The U.S. Chamber of Commerce, an organization representing more than three million businesses worldwide, is urging the Brazilian government to drop its threat to break the patent on Kaletra, The Hill reports (Rodeffer, The Hill, 7/6). "Brazil's threat to strip patent rights from a U.S. company should concern all investors and every business around the world because of the precedent it sets for the treatment of intellectual property," Chamber President and CEO Thomas Donohue said, adding, "While we share the Brazilian government's concern for the well-being of its citizens suffering from this terrible disease! , the way to deal with this situation is through dialogue and partnership, not through threats. U.S. companies have always been willing to explore different possibilities with the government of Brazil to provide support to the national AIDS program" (Chamber release, 7/1).
There will be no shortage of drug
INTERVIEW // Jarbas Barbosa
The Secretary for Health Surveillance of the Ministry of Health, Jarbas Barbosa, is not ruling out the possibility of Brazil to produce Kaletra, but changed his tone on talking about the patent. Barbosa recognizes that it would be more interesting if the Laboratory Abbott reduced the price.
CORREIO BRAZILIESE - Abbott Laboratory indirectly Said that Farmanguinhos has no technological capacity to produce Kaletra.
JARBAS BARBOSA - I will not talk by 'thinkmeter'. After we get the compulsory license, we can authorize more than one laboratory to produce Kaletra. Farmanguinhos would not produce the drug if it did not have capacity.
CORREIO - The laboratory's choice to produce the drug should be through a bid, shouldn't it?
BARBOSA - There is no need, it is just one act from the Minister by issuing the compulsory license and another to choose the laboratory. Right after that, the government signs an agreement with a national laboratory and starts the drug production.
CORREIO - While Kaletra is not produced, from who the patients will receive the drug?
BARBOSA - From government. When our stocks are over, if we do not come into an agreement with Abbott, we will open a new bid. The laboratory itself may take part of this bid.
CORREIO - Is Abbott the only laboratory to produce Kaletra?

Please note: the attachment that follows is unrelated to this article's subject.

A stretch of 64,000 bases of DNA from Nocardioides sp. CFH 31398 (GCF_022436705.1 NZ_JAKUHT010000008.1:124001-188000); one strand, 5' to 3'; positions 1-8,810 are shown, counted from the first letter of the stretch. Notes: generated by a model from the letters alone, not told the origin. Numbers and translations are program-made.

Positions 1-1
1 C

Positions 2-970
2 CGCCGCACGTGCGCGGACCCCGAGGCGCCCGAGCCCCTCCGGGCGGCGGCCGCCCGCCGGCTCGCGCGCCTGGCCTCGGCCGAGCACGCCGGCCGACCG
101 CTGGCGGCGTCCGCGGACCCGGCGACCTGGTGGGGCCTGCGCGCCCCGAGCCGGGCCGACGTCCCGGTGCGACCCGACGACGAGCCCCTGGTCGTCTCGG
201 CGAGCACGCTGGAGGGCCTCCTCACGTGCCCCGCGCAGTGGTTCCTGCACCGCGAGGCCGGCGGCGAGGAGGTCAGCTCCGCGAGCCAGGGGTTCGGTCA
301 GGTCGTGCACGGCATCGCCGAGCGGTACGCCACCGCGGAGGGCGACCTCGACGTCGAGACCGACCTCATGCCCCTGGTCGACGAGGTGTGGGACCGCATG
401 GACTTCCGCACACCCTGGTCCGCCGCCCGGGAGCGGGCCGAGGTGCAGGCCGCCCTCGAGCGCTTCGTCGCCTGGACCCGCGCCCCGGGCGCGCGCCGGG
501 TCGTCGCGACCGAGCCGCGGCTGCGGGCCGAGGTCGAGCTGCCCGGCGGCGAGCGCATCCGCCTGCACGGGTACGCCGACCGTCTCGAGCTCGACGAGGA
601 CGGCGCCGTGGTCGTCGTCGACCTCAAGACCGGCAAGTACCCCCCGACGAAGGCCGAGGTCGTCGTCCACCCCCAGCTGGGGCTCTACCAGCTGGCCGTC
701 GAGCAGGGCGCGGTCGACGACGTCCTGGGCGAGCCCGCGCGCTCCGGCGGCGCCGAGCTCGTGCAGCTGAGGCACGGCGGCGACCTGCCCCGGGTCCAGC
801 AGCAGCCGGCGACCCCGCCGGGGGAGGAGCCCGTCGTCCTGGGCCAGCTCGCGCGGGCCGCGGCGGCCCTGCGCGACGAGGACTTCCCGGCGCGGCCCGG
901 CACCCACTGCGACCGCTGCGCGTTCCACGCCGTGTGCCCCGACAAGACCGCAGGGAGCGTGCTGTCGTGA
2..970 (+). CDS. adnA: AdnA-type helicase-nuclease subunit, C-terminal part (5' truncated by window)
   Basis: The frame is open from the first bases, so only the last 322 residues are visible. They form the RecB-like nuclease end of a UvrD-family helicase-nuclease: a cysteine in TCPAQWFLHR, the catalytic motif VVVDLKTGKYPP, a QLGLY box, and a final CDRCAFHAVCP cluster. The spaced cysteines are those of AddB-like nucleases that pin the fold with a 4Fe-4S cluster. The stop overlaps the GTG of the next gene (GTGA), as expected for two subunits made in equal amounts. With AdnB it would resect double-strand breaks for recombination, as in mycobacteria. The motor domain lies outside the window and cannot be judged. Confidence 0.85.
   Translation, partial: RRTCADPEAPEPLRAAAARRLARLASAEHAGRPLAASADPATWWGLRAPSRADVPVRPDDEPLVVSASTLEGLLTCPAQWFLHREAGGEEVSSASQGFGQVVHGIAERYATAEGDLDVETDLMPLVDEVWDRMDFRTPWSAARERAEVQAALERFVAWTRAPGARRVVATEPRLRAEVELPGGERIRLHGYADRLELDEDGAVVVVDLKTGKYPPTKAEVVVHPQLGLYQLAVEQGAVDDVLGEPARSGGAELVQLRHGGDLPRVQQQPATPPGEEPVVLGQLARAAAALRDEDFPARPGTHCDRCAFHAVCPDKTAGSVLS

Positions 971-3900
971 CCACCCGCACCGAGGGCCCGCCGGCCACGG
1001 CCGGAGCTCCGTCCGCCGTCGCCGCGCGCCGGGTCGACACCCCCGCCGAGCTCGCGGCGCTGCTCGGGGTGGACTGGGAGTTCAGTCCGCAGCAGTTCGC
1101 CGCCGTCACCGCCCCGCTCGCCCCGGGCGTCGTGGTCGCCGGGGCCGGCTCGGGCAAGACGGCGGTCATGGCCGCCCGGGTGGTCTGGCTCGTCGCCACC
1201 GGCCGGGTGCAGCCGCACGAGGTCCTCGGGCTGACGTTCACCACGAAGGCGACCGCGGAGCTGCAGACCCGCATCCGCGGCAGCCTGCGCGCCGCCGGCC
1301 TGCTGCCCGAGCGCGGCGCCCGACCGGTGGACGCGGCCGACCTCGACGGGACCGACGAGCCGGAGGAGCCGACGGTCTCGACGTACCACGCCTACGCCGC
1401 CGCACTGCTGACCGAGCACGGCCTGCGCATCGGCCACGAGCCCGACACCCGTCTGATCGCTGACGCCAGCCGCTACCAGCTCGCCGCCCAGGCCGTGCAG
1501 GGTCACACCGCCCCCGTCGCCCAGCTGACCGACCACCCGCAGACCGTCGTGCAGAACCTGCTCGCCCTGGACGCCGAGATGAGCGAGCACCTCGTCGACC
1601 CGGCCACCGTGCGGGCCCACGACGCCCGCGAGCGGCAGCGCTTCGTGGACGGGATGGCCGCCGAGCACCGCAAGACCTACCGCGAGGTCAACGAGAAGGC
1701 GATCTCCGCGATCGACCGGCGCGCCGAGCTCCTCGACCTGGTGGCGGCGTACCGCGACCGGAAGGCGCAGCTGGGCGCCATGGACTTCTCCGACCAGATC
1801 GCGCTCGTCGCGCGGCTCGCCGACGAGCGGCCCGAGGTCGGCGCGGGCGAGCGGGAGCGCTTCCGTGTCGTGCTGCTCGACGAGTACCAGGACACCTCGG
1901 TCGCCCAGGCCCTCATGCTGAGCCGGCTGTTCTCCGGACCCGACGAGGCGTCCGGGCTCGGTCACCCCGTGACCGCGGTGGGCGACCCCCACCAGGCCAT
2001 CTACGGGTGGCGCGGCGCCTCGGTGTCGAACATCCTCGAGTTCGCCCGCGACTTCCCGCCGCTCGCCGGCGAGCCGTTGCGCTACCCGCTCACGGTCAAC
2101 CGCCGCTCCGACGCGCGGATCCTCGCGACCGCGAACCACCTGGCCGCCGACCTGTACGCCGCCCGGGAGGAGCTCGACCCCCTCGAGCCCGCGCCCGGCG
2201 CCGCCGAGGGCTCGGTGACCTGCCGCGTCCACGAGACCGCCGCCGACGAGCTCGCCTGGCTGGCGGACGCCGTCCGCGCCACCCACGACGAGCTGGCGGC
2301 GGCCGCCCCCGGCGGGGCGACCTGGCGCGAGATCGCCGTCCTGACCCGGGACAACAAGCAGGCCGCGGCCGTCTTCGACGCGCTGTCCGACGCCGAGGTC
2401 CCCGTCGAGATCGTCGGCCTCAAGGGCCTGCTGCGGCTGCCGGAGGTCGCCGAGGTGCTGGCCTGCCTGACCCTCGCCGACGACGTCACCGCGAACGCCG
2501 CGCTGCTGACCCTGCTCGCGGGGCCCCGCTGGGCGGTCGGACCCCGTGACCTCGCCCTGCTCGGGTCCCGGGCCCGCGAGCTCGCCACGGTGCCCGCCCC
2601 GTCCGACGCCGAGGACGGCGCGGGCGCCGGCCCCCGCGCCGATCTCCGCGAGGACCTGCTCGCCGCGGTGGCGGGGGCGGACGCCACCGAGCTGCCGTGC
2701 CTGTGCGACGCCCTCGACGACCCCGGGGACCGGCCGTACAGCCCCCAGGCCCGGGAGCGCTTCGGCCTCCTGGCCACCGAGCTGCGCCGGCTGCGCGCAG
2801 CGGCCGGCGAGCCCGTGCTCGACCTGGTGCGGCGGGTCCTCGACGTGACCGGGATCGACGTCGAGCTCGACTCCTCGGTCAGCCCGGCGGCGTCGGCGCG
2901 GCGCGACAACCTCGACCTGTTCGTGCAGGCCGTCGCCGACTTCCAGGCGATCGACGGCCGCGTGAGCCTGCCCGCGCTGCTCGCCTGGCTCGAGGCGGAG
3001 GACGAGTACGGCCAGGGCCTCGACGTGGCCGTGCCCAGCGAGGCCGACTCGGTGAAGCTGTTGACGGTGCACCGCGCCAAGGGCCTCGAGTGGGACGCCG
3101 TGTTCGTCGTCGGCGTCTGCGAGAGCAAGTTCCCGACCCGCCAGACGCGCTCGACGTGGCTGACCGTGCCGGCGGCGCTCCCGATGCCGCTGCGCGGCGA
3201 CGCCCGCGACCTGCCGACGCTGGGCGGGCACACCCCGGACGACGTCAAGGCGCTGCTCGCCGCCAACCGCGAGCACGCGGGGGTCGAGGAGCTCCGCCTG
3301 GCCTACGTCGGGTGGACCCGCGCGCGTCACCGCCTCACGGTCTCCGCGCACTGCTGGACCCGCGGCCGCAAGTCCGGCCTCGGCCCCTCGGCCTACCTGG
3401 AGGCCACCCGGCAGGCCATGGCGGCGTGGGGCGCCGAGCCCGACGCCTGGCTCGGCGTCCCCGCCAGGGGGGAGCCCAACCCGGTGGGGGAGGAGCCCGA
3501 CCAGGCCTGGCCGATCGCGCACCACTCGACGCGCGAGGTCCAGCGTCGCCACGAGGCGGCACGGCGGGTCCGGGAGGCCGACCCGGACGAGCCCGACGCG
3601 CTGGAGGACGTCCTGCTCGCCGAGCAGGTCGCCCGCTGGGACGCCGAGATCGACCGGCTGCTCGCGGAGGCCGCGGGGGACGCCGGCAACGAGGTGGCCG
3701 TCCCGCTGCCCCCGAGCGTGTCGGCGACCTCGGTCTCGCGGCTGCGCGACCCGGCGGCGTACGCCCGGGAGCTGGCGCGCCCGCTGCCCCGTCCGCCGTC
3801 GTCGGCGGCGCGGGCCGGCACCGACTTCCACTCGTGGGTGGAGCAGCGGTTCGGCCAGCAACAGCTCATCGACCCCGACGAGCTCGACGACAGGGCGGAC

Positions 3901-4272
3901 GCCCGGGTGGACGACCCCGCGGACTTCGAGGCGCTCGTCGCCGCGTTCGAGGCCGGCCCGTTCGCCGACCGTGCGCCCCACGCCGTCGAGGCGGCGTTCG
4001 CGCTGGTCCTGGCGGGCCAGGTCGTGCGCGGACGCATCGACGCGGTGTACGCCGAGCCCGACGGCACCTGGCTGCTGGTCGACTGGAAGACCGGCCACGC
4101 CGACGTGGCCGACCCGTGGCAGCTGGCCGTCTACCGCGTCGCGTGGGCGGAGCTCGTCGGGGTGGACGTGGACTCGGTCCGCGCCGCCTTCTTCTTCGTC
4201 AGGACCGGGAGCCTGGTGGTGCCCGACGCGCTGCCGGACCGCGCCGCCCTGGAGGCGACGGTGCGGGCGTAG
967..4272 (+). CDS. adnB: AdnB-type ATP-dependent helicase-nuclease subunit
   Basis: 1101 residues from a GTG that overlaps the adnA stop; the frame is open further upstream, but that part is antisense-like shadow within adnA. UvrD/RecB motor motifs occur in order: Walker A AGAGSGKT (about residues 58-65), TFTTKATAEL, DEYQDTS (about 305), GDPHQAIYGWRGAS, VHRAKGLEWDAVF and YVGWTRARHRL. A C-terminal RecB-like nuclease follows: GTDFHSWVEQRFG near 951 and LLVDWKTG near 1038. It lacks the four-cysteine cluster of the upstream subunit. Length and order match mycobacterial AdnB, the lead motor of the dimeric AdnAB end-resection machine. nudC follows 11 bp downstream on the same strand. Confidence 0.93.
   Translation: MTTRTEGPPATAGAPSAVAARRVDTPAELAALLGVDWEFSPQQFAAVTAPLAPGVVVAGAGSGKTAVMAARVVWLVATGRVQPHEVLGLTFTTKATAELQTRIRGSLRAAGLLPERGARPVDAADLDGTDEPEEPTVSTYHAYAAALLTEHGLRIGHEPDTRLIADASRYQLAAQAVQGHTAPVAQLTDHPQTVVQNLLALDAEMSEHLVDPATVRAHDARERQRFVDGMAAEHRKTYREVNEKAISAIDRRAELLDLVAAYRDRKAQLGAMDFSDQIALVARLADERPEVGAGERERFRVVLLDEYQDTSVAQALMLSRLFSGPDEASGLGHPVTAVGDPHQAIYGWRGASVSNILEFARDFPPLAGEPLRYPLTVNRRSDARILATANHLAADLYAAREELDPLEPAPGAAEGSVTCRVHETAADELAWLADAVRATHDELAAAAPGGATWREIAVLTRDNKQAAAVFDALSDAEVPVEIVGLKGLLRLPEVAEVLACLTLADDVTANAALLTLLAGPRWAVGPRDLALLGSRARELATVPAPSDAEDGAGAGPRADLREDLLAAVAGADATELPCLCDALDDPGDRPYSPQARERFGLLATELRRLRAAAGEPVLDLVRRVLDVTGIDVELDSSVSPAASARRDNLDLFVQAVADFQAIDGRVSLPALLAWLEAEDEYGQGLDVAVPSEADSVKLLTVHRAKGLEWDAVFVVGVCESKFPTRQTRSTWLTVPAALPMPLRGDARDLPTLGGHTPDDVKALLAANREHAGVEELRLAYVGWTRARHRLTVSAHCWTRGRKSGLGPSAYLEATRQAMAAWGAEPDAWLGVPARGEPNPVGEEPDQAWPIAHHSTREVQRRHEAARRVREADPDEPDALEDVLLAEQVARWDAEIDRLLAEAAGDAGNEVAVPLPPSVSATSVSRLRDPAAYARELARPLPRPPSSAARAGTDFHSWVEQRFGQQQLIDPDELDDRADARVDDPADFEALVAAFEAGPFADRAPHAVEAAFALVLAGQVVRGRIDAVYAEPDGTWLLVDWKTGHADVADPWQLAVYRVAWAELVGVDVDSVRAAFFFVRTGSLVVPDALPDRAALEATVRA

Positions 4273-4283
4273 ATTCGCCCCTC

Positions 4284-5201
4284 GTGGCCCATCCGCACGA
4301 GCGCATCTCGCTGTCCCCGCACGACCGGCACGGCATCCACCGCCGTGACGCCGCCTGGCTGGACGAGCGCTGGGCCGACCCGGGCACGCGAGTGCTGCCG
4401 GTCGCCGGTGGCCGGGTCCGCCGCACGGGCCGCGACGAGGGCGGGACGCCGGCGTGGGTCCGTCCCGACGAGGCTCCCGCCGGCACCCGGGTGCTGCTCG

BARBOSA - No. Abbott is the patent's owner, but there are generic versions for Kaletra in the market for US$ 0,78.
CORREIO - The why doesn't the government buy the much cheaper generic version?
- We cannot purchase because we have a valid contract with Abbott. But, next year our next bid we will be able to buy generic versions from India, China, who else produces it.
CORREIO - There are rumors that Abbott will appeal in case of the government issues the compulsory license by arguing that Brazil has funds to purchase Kaletra.
- We are prepared to appeal from this argument, which absolutely false. We are the bigger Kaletra purchaser in the world. The laboratory is charging us twice as much of the value the generic version is charged in the market. Besides that, we are not negotiating savings. Our major concern is to keep the Aids Treatment Program going on.
Waste of drugs
Mário Scheffer, from the Aids Movement, criticizes the wast of drugs
More than R$ 16 million in expired drugs make full the drug stocks at the Ministry of Health in Brasilia. A survey made by the own government, in June, indicates that in the shelves are 69 lots of 18 types of different drugs, used above all for the treatment of Aids patients and diseases alike. Among the drugs, whose destination now is the garbage, is the combination ritonavir/lopinavir, exactly the formula of Kaletra, from Abbott laboratory, declared by the government of a drug of public interest two weeks ago. Besides the combined drug, the Ministry collects expired lots of capsules with only lopinavir or ritonavir. There is also a stock of indinavir, used in the Aids treatment.
From the drugs that were kept, 59 lots expired during this government - from 2003 to 2005, but there are also other drugs that expired more time ago. Four lots, for example, should have been used until June 1999. "This is for sure a demonstration of incompetence", Said the participant of the Aids movement Mário Scheffer. He argues that in the last years the treatment of the disease has got a profile extremely predictable: either the number of patients or the required drugs. "There is no justification for too much loss", he said.